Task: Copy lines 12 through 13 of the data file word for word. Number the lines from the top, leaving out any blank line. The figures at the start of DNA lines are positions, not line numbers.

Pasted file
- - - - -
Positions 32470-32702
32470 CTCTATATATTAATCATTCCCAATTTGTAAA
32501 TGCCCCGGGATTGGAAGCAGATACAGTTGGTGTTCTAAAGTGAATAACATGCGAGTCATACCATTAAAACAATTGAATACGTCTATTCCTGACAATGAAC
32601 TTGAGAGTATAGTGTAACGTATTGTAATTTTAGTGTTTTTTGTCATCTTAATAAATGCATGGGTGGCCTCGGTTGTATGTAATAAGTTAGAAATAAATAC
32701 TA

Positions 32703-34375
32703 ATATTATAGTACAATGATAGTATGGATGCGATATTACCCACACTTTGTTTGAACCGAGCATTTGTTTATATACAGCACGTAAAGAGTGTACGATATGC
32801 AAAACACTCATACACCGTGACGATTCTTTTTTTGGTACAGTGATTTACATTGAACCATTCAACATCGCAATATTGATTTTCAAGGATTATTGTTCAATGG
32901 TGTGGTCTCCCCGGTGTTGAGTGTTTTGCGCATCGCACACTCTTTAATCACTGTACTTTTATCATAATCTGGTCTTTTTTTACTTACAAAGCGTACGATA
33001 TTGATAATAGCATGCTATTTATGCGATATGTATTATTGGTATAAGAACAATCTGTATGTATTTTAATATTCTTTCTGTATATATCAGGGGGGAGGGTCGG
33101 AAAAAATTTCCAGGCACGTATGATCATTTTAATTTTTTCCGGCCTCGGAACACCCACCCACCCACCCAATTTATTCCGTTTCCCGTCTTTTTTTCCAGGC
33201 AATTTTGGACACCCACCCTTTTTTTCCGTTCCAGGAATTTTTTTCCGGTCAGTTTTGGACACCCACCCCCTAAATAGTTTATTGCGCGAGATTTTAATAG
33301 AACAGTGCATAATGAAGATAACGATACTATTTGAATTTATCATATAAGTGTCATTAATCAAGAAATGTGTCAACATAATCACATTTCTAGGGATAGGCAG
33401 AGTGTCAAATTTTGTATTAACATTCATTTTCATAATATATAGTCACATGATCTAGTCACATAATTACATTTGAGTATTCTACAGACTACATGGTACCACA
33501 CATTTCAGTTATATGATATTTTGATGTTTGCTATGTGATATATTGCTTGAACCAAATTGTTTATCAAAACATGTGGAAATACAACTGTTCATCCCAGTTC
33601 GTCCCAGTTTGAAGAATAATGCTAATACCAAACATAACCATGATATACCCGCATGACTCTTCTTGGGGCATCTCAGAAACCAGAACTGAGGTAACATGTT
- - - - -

33201 AATTTTGGACACCCACCCTTTTTTTCCGTTCCAGGAATTTTTTTCCGGTCAGTTTTGGACACCCACCCCCTAAATAGTTTATTGCGCGAGATTTTAATAG
33301 AACAGTGCATAATGAAGATAACGATACTATTTGAATTTATCATATAAGTGTCATTAATCAAGAAATGTGTCAACATAATCACATTTCTAGGGATAGGCAG